Martinsville Bulletin, Inc.
P. O. Box 3711
204 Broad Street
Martinsville, Virginia 24115
Toll Free: 800-234-6575
Group works to make Rives a local hub for live music
Space Capone (above) is one of several bands that played concerts at the Rives Theatre recently. Arts at the Rives Theatre (ART) is working to provide live music at the former movie house, including its Live at the Rives series and Lions Club-sponsored bluegrass shows. (Contributed photo)
A group of dedicated volunteers is making sure that the Rives Theatre still fills seats, and it plans to continue making the venue a home for live music in uptown Martinsville.
Established in 2010, Arts at the Rives Theatre (ART) is a 14-person working volunteer board dedicated to bringing a diverse range of music to the theater, according to Johnny Buck, the board’s secretary and band contact.
Under ART, the theater offers a variety of programming, including the Live at the Rives concert series, occasional Piedmont Arts programs, additional off-schedule music shows during the year and the continuation of the Lions Club-sponsored bluegrass shows every third Saturday, Buck said.
In many ways, the Live at the Rives series is the historic former movie theater’s feature presentation. The program has evolved since the group’s inception, according to Buck.
“Like any other small business, whether a nonprofit or not, we’re kind of learning as we go,” he said. “There was a year early on when we did monthly shows in the summer. For whatever reason, the attendance was not as good, so we moved away from that and instead started doing one outdoor show in the summer.”
Now, Buck said, the yearly offerings include one show per month in January through May, and then one show a month in September through December.
“As we’re growing,” he said, “we also occasionally add shows that are not part of the series if there’s a band that’s passing through and they have an opening in their schedule on a weekend night.”
The shows offered at the Rives vary wildly in style and genre. The headlining act at the theater’s Dec. 13 show was Stephane Wrembel & His Band. According to Buck, Wrembel is a Grammy-winning jazz guitarist who scored several songs for Woody Allen’s Academy Award-winning film “Midnight in Paris.”
The next show, which falls on Dec. 26, will feature Yo Mamma’s Big Fat Booty Band, a horn-centric funk act from Boone, N.C.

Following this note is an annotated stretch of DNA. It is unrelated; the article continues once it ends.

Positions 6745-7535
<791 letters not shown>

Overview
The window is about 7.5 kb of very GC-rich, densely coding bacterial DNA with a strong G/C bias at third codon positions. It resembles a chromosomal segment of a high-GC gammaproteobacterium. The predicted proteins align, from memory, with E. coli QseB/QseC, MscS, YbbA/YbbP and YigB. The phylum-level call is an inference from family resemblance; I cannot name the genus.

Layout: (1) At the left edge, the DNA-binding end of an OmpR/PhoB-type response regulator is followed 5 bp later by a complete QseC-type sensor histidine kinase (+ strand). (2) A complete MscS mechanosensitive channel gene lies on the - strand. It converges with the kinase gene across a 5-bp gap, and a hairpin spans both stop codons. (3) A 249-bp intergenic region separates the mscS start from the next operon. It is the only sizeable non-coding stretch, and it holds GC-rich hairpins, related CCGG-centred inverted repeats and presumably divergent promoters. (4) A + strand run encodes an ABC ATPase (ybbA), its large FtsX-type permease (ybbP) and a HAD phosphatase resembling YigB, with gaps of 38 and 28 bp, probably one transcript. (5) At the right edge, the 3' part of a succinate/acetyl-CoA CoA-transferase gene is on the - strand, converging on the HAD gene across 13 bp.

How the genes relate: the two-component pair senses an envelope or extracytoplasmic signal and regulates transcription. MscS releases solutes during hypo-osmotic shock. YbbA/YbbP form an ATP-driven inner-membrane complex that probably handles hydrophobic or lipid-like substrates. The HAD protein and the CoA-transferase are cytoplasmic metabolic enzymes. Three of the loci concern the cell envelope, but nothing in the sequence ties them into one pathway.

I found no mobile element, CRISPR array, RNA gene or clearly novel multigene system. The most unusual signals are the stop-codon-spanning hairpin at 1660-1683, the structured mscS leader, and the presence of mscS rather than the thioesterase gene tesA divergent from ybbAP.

“We’re just getting a little more dialed in to what folks around here want to see,” Buck said. “We really strive to have a lot of different genres over the course of the year so it’s not the same exact crowd for every show. If we have a blues band, there are maybe 30 or 40 new faces. Then when we turn around and have a rock band, a lot of those blues people aren’t there, but we’ve got 30 or 40 new faces who are rock fans.”
With only 10 shows per year in the series, Buck said, a diverse lineup is important to keep the program from growing stale. However, there are a handful of acts that have proven so popular that they are brought back year after year, including former Martinsville residents Doug and Telisha Williams, whose band now is called Wild Ponies; Asheville, N.C., bluegrass group Sanctum Sully, which has two members from this area; and Chapel Hill, N.C.’s Lizzie Ross Band.
The Live at the Rives series consistently draws solid crowds to the theater, Buck said. Dance band Space Capone, which played the theater Nov. 29, drew about 160 people, and Wrembel drew a little more than 180, he said.
Buck credits a large part of the success of the series to the theater’s season pass program.
The $125 pass entitles the bearer to all 10 shows in the series, including the January kickoff show, which includes a catered dinner.
“Those season tickets allow us to effectively have the expenses of the concert series covered up front,” Buck said. “The money we make from (people buying individual tickets for) the actual shows is what helps us pay rent and utilities.”
The season passes, Buck believes, are part of the reason that average show attendance has been steadily increasing.
“Folks feel invested,” he said. “They know they paid up front for this show, so even if they aren’t necessarily familiar with the band, since they have free entry to the show,” they may attend anyway.
“We don’t get every season pass holder to every show,” he said. “Some of the people who buy the season pass really like blues and rock, so they’ll come to those types of acts while they might not show up to a bluegrass band. But the flip-side is true for a different season ticket holder, who may come to every band we have that has a fiddle or a banjo, but not come to the loud hard rock show.”
For the current season ending this month, about 175 season passes were sold. What money is not spent on the concert series is reinvested in the theater, covering such expenses as an extension to the stage, new stage lights and an upgraded sound system.
Although ART received a grant when the organization formed, Buck said, “we’ve never really done a formal fundraising campaign. It’s really been the season ticket sales that are keeping the train on the tracks. I’m not saying that day won’t come, but we’ve kind of been able to grow within our means.”
Ultimately, whether in the form of season passes or individual ticket sales, community support is what has aided ART the most.
“It’s grown because of the support and response of the community,” Buck said. “We couldn’t have told you three years ago whether it was going to succeed or fail, be a smash hit or break even. But the reason we’re still around today is because folks are supporting what we’re doing.”
The final show of the 2013 Live at the Rives series, Yo Mamma’s Big Fat Booty Band and Hoof Hearted, will be at 8 p.m. Dec. 26. Tickets are $8 in advance and $10 at the door. The theater is at 215 E. Church St. in Martinsville.
For more information, visit rivestheater.wordpress.com.